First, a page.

May 1, 2015

Frankenmuth 19-year-old to graduate from SVSU, high school simultaneously; MSU grad school up next

Sarah Klammer will become one of Saginaw Valley State University’s younger graduates this spring, when the 19-year-old earns a bachelor's degree in economics at the same time she earns a high school diploma from the Academic and Career Education Academy in Midland.

 “I'm very excited,” said Klammer, who will graduate summa cum laude. “It's been a wonderful opportunity for me and has opened the door for me to experience a lot of things I would have otherwise missed out on.”
 
In the fall, the Frankenmuth resident will begin studying for a master's degree from Michigan State University's Agriculture, Food, and Resource Economics program.
 
“We're excited to see what the future holds for her,” said Jennifer Pahl, SVSU’s director of admissions who helped Klammer navigate the dual enrollment process. “She's an exceptionally talented young lady.  She took advantage of all the opportunities that SVSU made available to her, and exceled in them. She's been a great addition to our campus community.”
 
Klammer credits SVSU faculty members – especially Kylie Jaber, Weiwei Liu, and Kaustav Misra, all of the economics department –  with providing the inspiration and impetus for her application to MSU, where she was offered full funding as well as a research assistantship.
 
“They not only taught me so much in my years at SVSU, but were also extremely helpful to me in navigating through the ins-and-outs of finding a program and funding,” said Klammer, who plans to pursue a career as a professor in higher education.
 
The faculty in Klammer's department helped her identify opportunities for growth, she said. For instance, Klammer engaged in undergraduate research with Liu, analyzing housing evaluations in relation to their proximity to bodies of water.
 
“The great thing about the economics faculty is that they are all willing to help you, even if it isn't about economics,” Klammer said.
 
Receiving a high school diploma and bachelor's degree simultaneously is a feat Klammer was able to accomplish thanks in part to her enrollment at PACE, a dual enrollment program.

She was accepted into the program as a high school sophomore at age 15 after spending her freshman year at Frankenmuth High School.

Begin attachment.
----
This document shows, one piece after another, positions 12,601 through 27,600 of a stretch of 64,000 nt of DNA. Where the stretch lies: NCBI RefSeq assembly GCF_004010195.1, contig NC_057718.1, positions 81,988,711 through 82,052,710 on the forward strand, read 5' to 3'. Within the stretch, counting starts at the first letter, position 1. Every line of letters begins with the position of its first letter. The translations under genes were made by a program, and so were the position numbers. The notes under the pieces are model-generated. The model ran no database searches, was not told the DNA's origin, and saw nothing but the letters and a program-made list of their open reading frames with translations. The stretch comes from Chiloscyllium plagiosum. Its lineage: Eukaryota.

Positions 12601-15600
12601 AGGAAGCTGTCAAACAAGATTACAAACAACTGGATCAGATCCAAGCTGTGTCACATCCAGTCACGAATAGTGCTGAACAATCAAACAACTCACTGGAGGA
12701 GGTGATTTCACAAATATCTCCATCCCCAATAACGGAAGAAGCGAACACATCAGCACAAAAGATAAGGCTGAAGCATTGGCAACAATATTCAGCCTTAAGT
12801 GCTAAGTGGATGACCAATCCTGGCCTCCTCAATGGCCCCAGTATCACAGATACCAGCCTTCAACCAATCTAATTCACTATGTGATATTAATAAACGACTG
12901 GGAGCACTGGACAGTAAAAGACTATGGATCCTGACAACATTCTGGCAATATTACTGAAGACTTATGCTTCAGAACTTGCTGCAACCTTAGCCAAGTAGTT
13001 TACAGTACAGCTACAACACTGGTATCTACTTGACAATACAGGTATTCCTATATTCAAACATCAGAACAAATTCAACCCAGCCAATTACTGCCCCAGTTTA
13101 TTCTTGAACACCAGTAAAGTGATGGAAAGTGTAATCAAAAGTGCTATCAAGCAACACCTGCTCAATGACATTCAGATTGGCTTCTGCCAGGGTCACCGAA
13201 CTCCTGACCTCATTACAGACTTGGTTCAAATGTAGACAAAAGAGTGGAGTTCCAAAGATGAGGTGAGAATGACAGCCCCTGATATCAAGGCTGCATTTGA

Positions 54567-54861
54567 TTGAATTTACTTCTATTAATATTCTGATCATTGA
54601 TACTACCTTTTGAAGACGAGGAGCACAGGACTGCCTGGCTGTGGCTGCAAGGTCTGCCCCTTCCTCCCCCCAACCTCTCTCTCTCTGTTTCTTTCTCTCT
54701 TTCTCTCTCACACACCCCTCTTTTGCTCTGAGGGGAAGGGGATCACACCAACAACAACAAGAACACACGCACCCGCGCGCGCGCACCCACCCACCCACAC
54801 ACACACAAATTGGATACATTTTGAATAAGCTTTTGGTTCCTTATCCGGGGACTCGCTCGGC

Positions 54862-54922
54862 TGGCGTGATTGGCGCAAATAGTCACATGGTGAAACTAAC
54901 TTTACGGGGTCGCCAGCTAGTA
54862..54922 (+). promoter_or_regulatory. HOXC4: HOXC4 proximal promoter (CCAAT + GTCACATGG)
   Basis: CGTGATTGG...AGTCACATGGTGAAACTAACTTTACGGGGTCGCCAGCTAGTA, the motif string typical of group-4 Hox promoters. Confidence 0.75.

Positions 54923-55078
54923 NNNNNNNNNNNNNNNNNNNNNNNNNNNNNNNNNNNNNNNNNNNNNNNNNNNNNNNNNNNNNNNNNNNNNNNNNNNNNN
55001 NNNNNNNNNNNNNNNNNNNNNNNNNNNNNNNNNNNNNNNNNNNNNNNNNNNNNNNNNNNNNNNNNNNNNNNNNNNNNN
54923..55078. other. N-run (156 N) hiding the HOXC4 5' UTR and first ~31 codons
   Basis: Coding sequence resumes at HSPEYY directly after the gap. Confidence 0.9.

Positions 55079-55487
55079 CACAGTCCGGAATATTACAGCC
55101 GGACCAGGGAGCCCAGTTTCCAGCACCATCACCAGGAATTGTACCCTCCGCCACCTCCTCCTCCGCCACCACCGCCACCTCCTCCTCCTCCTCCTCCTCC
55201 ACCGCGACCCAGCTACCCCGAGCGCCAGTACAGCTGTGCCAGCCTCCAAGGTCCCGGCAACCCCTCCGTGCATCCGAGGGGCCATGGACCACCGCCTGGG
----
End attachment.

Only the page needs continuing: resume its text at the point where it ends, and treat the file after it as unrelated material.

For the most part, PACE allowed Klammer to take college-level courses that met the requirements for high school-level studies. As a result, she only stepped into high school hallways to attend dances and athletics events with her teenage peers. Her studies happened in higher education settings.
 
“One nice thing was that I could pick up my friends from high school and take them to lunch,” Klammer said.
 
PACE paid for Klammer's tuition and fees. The program's director, Nancy Paris, said she believes Klammer is the first person in the United States to receive full funding from a dual-enrollment program while completing a high school diploma and bachelor's degree simultaneously.
 
Klammer credits Paris and SVSU’s Pahl with helping her to achieve her undergraduate goals at such a young age.
 
“Without Nancy and Jennifer - and the support of my family - I never would have been able to come so far so quickly,” she said.
 

Klammer served as a tutor at SVSU's Center for Academic Achievement and was selected as vice president of the school's recently-founded Economics Club. She also was inducted into Beta Gamma Sigma, an international college honor society for business students.

 

At a Career Services fair on campus, Klammer connected with organizers for the Frankenmuth Farmers Market, where she now serves as the market activities coordinator.

 

Klammer isn't the only member of her family to participate in the dual-enrollment program. Her older sister, Leahana, is a member of the program and will complete her bachelor's degree in communication at SVSU in December. Her younger sister, Rachel, is currently enrolled in the program and is expected to graduate from SVSU in spring 2016.